In the last few years, Brazil increased its investment in education aimed at children aged up to five, and ranked higher than other Latin American countries, according to Education at a Glance 2018, a report published today (Sep. 11) by the Organization for Economic Co-operation and Development (OECD).
Brazil is reported to have gone from an investment equivalent to 0.4 percent of its gross domestic product (GDP) in 2010 to 0.7 percent in 2015 in nurseries and pre-schools (children of up to five years of age).
The amount is lower than the 0.8 percent average for the 35 OECD nations, but is still higher than that of Latin American nations such as Argentina, Colombia, Costa Rica, and Mexico.
Brazil, however, invests a mere $3.8 thousand per child a year in public nurseries (up to three years old), one of the lower percentages—both among OECD countries, most of which rich countries, and among partner economies.
“There is an increasing awareness of the key role that early childhood education and care plays for children’s development, learning and well-being,” the report reads, adding that studies found that the development of major areas, like emotional control, social skills, language, and counting reaches its peak in the first three years of a child’s life.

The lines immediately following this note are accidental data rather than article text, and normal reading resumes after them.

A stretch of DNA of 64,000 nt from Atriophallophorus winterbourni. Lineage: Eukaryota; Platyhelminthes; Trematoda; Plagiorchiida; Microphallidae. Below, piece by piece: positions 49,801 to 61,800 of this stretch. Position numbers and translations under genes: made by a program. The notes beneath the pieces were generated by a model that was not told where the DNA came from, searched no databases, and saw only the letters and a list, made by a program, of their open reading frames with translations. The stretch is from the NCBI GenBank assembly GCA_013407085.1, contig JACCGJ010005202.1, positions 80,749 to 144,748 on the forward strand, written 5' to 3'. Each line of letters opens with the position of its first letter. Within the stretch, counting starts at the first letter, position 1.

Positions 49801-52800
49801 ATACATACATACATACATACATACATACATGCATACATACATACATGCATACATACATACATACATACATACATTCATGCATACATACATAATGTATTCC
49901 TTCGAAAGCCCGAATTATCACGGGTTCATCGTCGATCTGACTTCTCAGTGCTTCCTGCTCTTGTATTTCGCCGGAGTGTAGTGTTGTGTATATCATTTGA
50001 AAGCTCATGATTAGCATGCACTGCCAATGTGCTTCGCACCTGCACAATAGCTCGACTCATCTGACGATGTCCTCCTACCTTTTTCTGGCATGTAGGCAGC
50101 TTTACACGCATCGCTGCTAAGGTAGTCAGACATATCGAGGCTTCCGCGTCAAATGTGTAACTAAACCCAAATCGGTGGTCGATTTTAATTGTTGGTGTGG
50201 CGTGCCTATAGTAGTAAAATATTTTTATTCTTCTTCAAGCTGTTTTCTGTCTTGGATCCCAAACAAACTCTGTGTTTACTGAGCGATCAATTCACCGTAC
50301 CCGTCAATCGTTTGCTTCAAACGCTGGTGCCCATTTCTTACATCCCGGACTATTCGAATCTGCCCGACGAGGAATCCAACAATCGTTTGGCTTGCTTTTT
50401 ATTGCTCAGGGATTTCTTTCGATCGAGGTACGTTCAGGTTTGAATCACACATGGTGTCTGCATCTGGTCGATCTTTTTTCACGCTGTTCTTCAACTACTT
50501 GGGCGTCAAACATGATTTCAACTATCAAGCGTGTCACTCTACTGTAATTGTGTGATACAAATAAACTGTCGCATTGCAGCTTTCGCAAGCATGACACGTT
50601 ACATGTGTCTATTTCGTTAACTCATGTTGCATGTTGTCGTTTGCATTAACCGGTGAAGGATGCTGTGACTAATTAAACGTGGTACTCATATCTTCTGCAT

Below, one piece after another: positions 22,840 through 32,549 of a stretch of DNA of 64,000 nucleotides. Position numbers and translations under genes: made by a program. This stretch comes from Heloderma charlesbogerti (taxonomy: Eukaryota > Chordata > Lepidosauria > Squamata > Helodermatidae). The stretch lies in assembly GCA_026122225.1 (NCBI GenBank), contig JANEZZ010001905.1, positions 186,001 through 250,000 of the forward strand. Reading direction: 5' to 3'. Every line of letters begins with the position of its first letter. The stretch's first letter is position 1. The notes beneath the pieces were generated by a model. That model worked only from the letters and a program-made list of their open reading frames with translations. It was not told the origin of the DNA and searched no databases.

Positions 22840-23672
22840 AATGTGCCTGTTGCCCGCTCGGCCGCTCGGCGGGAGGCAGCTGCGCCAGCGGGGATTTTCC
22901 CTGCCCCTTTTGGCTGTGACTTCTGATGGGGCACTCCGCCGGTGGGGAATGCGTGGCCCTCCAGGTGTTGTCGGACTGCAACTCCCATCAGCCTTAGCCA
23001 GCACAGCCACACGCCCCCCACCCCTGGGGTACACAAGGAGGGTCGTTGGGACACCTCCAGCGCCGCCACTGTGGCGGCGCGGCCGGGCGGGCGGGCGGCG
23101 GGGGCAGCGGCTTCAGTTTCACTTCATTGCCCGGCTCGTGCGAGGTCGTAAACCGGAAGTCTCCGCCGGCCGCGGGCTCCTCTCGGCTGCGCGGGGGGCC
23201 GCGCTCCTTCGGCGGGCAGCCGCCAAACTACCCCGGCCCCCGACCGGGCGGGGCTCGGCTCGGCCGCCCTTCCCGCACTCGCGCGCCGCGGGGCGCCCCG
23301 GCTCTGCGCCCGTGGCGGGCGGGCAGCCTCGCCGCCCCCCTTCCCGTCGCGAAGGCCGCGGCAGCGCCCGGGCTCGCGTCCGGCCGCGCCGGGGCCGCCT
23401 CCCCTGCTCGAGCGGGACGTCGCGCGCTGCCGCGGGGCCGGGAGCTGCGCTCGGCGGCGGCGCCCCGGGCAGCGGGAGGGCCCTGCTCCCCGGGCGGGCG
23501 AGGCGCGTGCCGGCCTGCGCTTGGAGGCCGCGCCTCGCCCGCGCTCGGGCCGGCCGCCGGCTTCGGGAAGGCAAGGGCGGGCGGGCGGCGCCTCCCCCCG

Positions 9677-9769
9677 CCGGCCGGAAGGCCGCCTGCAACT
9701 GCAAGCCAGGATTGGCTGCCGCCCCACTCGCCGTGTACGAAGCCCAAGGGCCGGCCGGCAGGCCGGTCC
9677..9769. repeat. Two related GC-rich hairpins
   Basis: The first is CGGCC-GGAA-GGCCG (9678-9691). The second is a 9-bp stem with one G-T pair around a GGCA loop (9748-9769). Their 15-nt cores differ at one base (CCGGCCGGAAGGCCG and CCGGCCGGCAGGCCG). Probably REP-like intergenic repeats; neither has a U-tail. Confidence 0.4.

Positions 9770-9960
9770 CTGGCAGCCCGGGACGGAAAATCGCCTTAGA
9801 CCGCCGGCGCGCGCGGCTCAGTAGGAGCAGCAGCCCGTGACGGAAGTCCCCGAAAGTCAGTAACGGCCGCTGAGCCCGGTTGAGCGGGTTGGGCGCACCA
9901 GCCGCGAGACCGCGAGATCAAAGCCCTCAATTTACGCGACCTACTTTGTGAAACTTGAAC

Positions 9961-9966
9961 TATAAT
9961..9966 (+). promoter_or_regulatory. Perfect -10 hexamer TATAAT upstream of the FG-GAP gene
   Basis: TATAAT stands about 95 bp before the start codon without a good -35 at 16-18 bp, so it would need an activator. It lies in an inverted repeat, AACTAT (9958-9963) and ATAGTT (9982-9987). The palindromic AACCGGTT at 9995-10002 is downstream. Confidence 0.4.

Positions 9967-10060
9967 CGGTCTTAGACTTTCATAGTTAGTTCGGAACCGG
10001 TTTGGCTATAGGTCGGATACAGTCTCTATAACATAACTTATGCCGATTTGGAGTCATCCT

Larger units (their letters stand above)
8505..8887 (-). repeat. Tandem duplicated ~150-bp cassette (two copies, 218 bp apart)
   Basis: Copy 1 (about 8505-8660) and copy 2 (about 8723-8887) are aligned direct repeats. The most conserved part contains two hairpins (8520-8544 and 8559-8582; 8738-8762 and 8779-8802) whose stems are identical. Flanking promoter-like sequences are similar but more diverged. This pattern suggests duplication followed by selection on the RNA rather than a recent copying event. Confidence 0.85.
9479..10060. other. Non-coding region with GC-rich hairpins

As for inclusion, Brazil also performed better than other Latin American countries. According to the study, 22 percent of children aged up to three are in school. More recent data from the Brazilian Institute of Geography and Statistics (IBGE) show that this percentage reached 30.4 percent in 2015.
The Brazilian rate is higher than that of other countries, like Argentina (5 percent); Chile (20); Costa Rica (2), and Mexico (2), and is only surpassed by Colombia, which manage to have a 49 percent coverage. In pre-schools, the report shows, access is higher in Brazil—90 percent at the age of four, 97 at five, 100 at six.
As determined by Brazil’s National Education Plan (PNE), the country must expand the coverage to 50 percent for children aged up to three by 2024, and 2.4 million children are estimated to be included. As for pre-schools (four- and five-year-olds), the country is yet to meet the target of full coverage previously set for 2017.